Mobile Banking free from nbk.com or by logging into NBK Online Banking. For more information, customers can visit any of NBK’s branches or call NBK Call Center at 1801801 or 0096522248361 from outside Kuwait
The Criminal Court, presided over by Judge Waleed Al-Kandari has sentenced a Sri Lankan to death by hanging for the premeditated murder of his wife, reports Al-Anba daily. According to case papers, the suspect and the victim were involved in disputes and the former decided to get rid of her. He reportedly punched a hole in the hose of the cooking gas cylinder and the gas leaked to the entire kitchen and subsequent explosion killed the wife and another woman. The suspect then reportedly inflicted burns on his body to hide the crime. It has also been reported the suspect doused kerosene on his wife, and he admitted this during interrogations.
The Kuwait Cabinet decided to exchange e-passport without the need to examine the DNA of any category, and was to begin shortly after the National Day holiday. An opinion
Ministry of Interior started installing new CCTV cameras on streetlight posts in public places. The law for installation of security cameras in public places was endorsed by the National Assembly about two years ago.
According to sources, these CCTV cameras will be used to mainly monitor traffic violators such as those who use mobile phones while driving and those who do not wear seatbelts inside their vehicles, etc.
The cameras are able to record visually at high definition quality based on its limited scope and the ministry has installed the devices by ensuring all areas are covered.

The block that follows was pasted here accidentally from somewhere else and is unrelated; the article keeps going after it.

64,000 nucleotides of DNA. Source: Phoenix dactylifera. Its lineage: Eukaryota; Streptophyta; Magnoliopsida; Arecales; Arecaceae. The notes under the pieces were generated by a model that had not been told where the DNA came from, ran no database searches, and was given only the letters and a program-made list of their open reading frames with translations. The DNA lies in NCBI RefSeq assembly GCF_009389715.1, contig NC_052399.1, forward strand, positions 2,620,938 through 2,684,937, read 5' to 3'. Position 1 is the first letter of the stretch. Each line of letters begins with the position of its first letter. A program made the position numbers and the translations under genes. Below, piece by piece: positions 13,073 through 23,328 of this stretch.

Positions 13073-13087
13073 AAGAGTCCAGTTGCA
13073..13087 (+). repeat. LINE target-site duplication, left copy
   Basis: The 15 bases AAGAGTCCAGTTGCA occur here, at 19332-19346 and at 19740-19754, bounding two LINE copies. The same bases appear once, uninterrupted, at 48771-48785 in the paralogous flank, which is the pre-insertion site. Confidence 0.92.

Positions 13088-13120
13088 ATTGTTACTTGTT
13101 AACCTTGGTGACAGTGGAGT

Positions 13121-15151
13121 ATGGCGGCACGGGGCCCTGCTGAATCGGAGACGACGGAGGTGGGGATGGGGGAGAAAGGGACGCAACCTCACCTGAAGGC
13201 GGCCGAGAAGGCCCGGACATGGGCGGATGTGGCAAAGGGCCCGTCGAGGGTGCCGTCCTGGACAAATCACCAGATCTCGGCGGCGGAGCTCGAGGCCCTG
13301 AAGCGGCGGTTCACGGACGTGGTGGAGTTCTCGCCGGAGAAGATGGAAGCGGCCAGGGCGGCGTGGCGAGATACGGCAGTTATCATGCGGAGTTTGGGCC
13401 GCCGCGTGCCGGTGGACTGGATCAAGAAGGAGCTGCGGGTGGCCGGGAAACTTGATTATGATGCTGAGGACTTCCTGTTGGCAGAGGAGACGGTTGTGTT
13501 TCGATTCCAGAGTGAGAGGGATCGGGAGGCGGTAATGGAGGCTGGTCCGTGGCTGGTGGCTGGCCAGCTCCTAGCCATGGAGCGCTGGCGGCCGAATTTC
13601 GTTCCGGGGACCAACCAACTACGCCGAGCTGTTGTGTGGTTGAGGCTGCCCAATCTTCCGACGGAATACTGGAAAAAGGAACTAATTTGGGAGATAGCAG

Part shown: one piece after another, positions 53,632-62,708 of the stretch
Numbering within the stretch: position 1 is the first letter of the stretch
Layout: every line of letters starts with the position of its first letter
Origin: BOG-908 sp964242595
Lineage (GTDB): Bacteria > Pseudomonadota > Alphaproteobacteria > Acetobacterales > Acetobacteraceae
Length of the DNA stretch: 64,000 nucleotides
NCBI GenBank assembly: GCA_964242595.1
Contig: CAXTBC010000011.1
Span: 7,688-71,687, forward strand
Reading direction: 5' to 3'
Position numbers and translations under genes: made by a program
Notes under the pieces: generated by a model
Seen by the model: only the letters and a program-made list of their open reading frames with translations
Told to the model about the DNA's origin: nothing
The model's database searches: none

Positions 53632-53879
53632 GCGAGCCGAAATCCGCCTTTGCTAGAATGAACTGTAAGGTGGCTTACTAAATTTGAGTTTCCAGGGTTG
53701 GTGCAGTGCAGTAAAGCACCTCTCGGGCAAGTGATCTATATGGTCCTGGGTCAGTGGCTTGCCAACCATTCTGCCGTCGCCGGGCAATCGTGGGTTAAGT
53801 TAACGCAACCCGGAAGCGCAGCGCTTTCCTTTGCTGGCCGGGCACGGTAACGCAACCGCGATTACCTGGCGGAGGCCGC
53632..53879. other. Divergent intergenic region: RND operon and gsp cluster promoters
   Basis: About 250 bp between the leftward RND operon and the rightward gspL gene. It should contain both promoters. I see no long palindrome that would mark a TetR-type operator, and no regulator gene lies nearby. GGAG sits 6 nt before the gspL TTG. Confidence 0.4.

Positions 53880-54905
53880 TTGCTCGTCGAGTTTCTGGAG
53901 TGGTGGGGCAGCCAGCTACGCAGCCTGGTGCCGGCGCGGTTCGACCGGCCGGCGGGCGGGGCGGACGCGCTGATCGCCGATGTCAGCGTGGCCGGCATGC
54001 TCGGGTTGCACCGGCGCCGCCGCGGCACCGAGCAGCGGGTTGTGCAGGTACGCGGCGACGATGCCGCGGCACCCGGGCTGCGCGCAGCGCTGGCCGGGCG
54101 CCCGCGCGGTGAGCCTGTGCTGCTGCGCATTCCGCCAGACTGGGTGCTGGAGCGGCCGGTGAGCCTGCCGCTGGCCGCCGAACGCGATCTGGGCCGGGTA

Ministry of Interior changed the juvenile law according to which a suspect is considered ‘juvenile’ until he/she is 18 years old, although there was a demand since 2015 to reduce the age to 16 because of the large number of crimes committed by juveniles when they reach this age, local media reported.
According to report, authorities informed their dissatisfaction with the new law that had reduced the age from 18 to 16.
Violations to residence and labour laws cited as reason for deportations as Indians, Egyptians and Filipinos top the list
Kuwaiti security agencies deported 29,000 foreigners last year, an average of 80 a day. “The reasons for the deportations were related to the violation of the residence and labour laws and implications in illegal actions, dealing mainly with traffic irregularities and crimes,” a security source told Kuwaiti daily Al Qabas.
The deportation process was much quicker than it used to be and deportees were flown out of the country within a week of their detention, the source added. “Anyone who was remanded in the deportation facility spent just one week there, the time [needed] to book his or her ticket and completing the paperwork process. The tickets are often booked in an agency located within the detention facility in order to ease the process, and the travel often occurred within a maximum of three days after the booking. There were sponsors who cooperated smoothly with the authorities.” The deportees who stayed one or two months in the detention centre needed to regularise their situation following financial lawsuits filed against them and their stay depended on the schedule of the court sessions.
Indians topped the list of the people who were deported from Kuwait last year, representing 26 per cent of the total. Egyptians were second with 22 per cent, followed by Filipinos and Ethiopians with 13 per cent each. Sri Lankans were fifth with 6 per cent, ahead of Bangladeshis with 5 per cent of the total number of deportees. The other nationalities represented one fifth of the total number of people who were sent back home. Kuwait follows a strict policy regarding deportation and communities are often warned to abide by the rules to avoid being deported. Under the rules, any foreigner involved in a street brawl or in a serious violation of the traffic rules represents a risk to public order and safety, and is deported.